The Reasons Behind Toddler Biting

Do you remember the biting incident in the 2014 World Cup? In short, Uruguay’s Luis Suárez bit another player on the shoulder during a game.  This alone is deplorable, but what is even more astonishing is the fact that this is the third time Suárez had bitten another player.  Some of you may be outraged, wondering how a grown man could continually behave so poorly.  But others may be fearful, worrying if this is the future of their little biting toddler.  I assure you, it doesn’t have to be.

Biting is Common in Toddlers

Biting is a common, and normal, behavior for toddlers, and they usually grow out of it by the time they are three.  However, you can’t just sit around and wait around for your child to grow out of it; you must teach your child that biting is an unacceptable behavior.  Unfortunately, toddlers won’t magically stop biting just because you tell them once; it is going to take some patience, some time, and some consistency to alter their biting behavior.  If you are bitten by your toddler, you must be calm but stern; no yelling.  Say, “Ouch!  That hurts me!  NO BITING!”  Make your message short and sweet; if you’re too wordy, your message will fly right over your toddler’s head.  If you are consistent, she will eventually get the message that biting is not acceptable.  By why do toddlers bite in the first place?

Controling Emotions is a Big Challenge

As adults, most of us are pretty in control of our emotions and actions.  However, toddlers are just beginning to really feel complex emotions, and they are definitely not in control of them.  If a toddler feels threatened, angry, frustrated, or jealous his first reaction may be to scream, hit, kick, cry or even bite.  You have to help your toddler learn self-control when facing these emotions.  Try coaching him through the situation with something like this: “If you feel like you’re going to bite, take a deep breath and slowly count to three.  Then use your words to tell me what is wrong.”  Give your toddler some key phrases he can use to help him convey his emotions.  Phrases like: “I don’t like that,” “I need space,” “I was playing with that,” or “Can I have a turn,” are a good place to start.  If you notice your toddler consistently biting in particular situations, try to intervene with emotional coaching before it escalates to biting.

Biting is No Laughing Matter

But what if your toddler bites you and then laughs at your pain?  Don’t worry, she’s not evil; she has just learned that biting is a funny game.  One time she bit you, or someone else, and the reaction was hysterical, and she wants to get that reaction again.  Did you make a funny face?  Did you say silly things while trying to stop yourself from cursing?  Or did you eventually laugh because her sweet giggles made you forget that she just bit you?  Well, I hate to say it, but any of those things could be considered positive reinforcement for biting.  Toddlers love to be silly and see you be silly, so if they know that they can get you to act silly by biting you, they will keep biting.  But if your reaction is boring, the biting will eventually stop.  Just try to remember to be calm, stern, and consistent.  And I think it goes without saying, but don’t play any pretend biting games (i.e. silly monster eats the little girl’s arm) if you have a biter because toddlers don’t know how to pretend bite.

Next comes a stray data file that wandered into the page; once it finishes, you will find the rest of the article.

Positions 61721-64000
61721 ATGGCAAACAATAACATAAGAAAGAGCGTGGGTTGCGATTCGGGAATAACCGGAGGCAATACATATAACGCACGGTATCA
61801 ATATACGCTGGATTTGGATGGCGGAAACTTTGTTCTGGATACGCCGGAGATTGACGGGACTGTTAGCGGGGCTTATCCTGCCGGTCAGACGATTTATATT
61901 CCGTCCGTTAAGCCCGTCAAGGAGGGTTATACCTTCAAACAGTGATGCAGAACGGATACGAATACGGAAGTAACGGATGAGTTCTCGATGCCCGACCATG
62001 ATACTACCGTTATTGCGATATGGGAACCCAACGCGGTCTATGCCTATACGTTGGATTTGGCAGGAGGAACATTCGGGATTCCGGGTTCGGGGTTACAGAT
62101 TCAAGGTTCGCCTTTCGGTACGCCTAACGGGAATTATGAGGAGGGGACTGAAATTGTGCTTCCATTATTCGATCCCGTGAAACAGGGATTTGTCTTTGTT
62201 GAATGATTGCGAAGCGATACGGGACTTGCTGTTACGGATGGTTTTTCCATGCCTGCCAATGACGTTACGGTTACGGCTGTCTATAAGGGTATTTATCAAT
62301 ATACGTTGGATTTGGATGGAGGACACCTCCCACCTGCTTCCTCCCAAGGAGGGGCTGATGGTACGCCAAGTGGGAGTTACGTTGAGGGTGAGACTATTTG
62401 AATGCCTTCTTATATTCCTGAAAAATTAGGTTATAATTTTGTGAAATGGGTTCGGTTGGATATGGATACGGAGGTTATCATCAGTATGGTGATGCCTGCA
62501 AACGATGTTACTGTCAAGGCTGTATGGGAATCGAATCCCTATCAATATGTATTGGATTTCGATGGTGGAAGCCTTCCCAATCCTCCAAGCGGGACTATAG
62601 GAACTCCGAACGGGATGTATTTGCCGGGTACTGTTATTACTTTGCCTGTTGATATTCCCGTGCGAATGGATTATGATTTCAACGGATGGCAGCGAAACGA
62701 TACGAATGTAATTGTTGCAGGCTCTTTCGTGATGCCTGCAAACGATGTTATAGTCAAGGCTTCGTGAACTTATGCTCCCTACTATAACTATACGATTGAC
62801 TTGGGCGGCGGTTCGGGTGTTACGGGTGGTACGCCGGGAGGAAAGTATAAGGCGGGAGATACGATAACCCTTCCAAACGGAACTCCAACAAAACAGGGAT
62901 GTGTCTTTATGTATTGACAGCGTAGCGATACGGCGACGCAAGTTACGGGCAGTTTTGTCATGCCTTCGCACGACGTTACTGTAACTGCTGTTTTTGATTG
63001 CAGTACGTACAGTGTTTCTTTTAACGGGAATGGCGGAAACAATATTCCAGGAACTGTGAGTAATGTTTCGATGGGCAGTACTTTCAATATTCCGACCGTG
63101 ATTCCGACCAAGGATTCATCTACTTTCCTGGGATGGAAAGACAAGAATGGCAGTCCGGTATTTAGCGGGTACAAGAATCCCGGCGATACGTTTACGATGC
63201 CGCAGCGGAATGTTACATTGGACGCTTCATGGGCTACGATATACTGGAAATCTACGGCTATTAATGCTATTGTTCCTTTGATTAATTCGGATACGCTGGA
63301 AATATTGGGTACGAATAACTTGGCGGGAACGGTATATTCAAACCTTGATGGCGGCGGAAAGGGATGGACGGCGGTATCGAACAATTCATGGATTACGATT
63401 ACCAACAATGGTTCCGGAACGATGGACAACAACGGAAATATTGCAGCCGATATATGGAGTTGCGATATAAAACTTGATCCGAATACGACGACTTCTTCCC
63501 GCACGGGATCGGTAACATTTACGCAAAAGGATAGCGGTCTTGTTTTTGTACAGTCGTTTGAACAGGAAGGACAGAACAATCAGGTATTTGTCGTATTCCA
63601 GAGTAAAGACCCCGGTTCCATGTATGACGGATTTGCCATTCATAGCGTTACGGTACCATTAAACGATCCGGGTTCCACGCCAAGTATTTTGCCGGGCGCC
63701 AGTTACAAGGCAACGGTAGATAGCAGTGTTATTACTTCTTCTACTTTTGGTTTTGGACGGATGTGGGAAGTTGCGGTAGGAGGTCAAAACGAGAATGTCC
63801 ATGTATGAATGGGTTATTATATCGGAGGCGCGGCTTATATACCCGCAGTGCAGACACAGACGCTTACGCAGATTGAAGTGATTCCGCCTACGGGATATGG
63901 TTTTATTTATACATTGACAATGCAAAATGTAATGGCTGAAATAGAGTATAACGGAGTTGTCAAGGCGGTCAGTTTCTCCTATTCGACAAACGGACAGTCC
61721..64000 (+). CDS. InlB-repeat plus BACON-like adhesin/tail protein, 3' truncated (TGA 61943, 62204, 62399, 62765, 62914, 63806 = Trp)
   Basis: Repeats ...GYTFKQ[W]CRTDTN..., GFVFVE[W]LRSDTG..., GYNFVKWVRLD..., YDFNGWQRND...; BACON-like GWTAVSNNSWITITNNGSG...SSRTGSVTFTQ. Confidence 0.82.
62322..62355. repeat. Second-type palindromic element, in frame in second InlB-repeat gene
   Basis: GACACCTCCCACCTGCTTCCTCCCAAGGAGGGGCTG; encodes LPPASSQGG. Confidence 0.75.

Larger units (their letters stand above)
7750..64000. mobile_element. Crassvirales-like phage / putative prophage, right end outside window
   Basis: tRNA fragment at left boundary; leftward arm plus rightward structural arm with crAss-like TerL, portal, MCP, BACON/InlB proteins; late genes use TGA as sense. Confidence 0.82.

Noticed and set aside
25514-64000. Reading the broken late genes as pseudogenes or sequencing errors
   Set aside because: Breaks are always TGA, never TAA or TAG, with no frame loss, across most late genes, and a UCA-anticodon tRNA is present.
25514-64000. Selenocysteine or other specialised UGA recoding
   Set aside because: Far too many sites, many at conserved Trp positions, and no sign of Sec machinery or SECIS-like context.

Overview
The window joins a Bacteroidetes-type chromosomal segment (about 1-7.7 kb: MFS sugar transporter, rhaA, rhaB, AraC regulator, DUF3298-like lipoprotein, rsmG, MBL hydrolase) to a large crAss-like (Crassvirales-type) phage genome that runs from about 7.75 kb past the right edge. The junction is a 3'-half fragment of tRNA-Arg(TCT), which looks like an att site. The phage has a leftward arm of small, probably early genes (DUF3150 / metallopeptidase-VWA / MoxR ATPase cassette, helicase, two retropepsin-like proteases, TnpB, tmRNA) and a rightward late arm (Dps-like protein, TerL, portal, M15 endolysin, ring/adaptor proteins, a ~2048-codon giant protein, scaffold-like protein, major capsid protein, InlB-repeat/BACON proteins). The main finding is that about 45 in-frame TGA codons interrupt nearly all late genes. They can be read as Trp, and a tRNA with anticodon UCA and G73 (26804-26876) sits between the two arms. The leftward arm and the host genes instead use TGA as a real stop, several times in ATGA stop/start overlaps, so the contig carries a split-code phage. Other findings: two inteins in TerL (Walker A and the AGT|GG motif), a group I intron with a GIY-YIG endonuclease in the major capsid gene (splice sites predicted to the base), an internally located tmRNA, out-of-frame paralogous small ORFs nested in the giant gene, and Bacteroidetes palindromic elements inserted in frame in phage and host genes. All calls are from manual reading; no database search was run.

It Could Be a Physical Reaction

So we have toddlers who bite because they are reacting to emotions, or because they think it’s funny, but there are also those who seem to bite for no reason.  These unpredictable biters may be teething and need to soothe their little gums, or they may just have an oral fixation.  This kind of biter is a bit trickier to deal with because the biting is filling a physical need rather than an emotional reaction.  But your response should still be calm, stern, and consistent.  Try to avoid the biting by using a pacifier strap to attach a teething ring to your toddler so he has a quick, on-hand (no pun intended) option for something to bite if he needs.  You can also try giving your toddler some crunchy snacks to chomp into.  Carrots, celery sticks, apple slices, or even frozen banana slices are perfect for crunching and soothing little gums.


If you have little biters at home, I’m sure you don’t want them to be all grown up, on a soccer field, in a boxing ring, or in a business meeting and biting someone because they are frustrated.  You can stop the bad behavior before they take it with them into adulthood.  Just remember that you are the one who needs to teach your toddler that biting is an unacceptable behavior.  Try to identify why your child is biting, give him the tools to help him avoid biting, and when he does bite, be calm, be stern, and be consistent.